Specsavers has donated $30,000 to the Bradman Foundation on behalf of cricket fans who participated in ‘The Don Test’ over the cricket season.
As part of a successful summer of cricket-related activity to coincide with The Ashes series, Specsavers issued a hand-eye coordination challenge to cricket fans, known as ‘The Don Test’. Inspired by famous cricketer Sir Donald Bradman’s practising regime, the challenge involved bouncing a golf ball on a cricket stump as many times as possible.
Cricket fans were encouraged to post a video of themselves taking part in The Don Test on social media, with Specsavers committing to donate $10 to the Bradman Foundation for every hit captured on video and shared online. Those who achieved the highest number of consecutive bounces each week also won a $1,000 cash prize for themselves as well as for their local sports club.
The Don Test created a stir on social media in a matter of weeks, with many cricket enthusiasts having a go and then challenging their friends and family to beat their score. A number of well-known cricketers also tried their hand, including Ian Healy, Pat Cummins, Usman Khawaja and Jackson Bird. By the end of the season, a total of 3,000 hits were captured on video, resulting in a $30,000 Specsavers donation to the Bradman Foundation.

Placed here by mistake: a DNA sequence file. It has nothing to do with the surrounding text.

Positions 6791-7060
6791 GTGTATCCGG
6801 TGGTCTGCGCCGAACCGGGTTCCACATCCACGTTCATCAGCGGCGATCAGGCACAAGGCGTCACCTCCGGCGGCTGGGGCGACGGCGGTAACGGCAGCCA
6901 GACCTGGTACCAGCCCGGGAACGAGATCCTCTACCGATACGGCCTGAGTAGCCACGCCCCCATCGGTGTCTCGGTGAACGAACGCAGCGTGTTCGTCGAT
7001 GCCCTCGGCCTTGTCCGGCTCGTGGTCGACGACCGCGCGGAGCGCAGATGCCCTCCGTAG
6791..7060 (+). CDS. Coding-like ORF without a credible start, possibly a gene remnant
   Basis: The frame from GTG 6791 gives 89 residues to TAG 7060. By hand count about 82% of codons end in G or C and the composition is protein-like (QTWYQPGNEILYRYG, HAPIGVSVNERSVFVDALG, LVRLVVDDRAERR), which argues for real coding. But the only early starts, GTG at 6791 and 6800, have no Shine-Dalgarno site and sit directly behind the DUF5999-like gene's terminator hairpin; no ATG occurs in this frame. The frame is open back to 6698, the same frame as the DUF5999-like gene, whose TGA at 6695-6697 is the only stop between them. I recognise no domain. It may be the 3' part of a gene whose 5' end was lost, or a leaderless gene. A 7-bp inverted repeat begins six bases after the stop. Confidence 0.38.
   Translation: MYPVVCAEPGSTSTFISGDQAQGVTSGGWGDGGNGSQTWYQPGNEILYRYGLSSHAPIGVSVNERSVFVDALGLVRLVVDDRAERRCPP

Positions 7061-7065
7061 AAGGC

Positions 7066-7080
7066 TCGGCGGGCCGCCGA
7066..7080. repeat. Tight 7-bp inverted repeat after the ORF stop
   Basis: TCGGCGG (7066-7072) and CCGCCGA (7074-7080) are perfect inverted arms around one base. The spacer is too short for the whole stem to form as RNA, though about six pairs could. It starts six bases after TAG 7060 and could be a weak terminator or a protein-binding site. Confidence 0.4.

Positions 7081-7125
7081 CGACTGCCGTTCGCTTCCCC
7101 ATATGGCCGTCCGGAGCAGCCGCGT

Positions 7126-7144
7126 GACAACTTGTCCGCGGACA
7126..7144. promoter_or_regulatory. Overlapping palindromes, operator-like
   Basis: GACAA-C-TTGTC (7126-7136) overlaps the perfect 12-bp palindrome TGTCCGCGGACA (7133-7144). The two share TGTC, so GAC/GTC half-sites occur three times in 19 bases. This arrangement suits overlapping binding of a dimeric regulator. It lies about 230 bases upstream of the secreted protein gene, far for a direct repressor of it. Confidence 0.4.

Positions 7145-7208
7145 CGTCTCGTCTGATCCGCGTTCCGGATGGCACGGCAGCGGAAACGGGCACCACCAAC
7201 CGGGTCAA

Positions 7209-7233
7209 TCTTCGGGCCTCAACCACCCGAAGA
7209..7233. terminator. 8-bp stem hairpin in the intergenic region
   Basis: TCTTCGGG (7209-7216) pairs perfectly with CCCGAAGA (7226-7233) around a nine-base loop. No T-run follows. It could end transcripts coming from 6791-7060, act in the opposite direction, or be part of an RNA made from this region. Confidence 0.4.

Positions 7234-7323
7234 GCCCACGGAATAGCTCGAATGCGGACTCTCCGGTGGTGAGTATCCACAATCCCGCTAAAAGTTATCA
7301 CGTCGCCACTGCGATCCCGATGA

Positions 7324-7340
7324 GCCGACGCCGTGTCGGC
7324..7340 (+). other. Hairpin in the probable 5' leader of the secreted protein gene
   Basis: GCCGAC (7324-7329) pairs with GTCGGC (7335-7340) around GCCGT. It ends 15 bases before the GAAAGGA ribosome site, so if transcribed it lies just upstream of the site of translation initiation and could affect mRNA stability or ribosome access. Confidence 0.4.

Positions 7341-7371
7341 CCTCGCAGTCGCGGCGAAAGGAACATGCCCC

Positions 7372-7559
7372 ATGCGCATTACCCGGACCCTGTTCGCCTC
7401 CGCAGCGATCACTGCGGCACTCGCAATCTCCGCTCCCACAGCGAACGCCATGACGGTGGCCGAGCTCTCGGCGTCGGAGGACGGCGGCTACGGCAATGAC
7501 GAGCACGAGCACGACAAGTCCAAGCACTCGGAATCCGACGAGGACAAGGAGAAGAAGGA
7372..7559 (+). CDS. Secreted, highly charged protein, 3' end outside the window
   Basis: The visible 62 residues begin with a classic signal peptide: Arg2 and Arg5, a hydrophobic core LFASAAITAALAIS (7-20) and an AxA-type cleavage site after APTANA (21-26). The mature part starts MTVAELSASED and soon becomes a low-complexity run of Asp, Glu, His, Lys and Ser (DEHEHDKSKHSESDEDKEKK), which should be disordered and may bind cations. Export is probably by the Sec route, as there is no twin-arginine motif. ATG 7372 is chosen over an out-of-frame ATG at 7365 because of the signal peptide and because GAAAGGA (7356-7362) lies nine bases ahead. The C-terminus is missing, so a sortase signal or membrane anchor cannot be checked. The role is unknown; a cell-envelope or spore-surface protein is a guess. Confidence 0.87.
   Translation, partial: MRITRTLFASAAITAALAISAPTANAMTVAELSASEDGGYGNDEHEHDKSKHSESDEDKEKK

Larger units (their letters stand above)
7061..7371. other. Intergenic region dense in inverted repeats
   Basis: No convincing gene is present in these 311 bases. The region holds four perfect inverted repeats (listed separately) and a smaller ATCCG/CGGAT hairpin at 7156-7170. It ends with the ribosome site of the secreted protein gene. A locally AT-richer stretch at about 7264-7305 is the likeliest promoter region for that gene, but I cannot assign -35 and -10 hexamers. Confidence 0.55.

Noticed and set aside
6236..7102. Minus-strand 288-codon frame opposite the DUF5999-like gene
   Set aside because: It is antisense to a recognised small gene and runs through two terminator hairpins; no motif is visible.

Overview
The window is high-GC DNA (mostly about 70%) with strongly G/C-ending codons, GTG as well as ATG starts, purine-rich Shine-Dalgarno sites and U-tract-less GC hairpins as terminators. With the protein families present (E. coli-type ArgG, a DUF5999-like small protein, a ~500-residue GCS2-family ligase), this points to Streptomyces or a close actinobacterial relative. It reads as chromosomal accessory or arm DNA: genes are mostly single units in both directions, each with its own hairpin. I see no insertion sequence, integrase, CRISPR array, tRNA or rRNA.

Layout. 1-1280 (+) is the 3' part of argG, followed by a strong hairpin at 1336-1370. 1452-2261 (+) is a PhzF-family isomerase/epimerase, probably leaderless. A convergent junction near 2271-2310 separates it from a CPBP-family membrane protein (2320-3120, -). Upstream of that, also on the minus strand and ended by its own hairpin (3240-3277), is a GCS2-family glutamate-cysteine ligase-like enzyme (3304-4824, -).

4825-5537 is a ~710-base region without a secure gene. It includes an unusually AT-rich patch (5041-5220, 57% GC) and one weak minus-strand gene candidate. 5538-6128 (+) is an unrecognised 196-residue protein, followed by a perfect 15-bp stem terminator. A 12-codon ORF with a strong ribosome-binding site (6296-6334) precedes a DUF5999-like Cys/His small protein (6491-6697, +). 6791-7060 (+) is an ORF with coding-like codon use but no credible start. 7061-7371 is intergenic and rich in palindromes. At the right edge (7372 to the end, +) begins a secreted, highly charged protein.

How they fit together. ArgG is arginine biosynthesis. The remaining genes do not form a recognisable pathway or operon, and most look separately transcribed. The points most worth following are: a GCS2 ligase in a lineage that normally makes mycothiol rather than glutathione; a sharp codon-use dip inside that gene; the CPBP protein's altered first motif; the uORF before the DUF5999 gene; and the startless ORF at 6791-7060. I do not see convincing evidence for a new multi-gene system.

The Bradman Foundation, a non-profit charitable trust, provides students with disabilities opportunities to experience sport with trained coaches through its CoverDrive program. The program uses sport-based activities and values to teach the children important social skills while having fun, such as playing together fairly, sharing, cooperating, being positive and having a go. It also helps participants hone their motor skills.
Rina Hore, the Foundation’s Executive Director, said the improvement in the children’s social skills had been very rewarding for everyone involved.
“I am ecstatic with the support provided by Specsavers through The Don Test campaign,” Rina said. “The funds raised will enable sufficient coaches to deliver up to 40 one-hour sessions of the CoverDrive program to over 60 students in 2018.”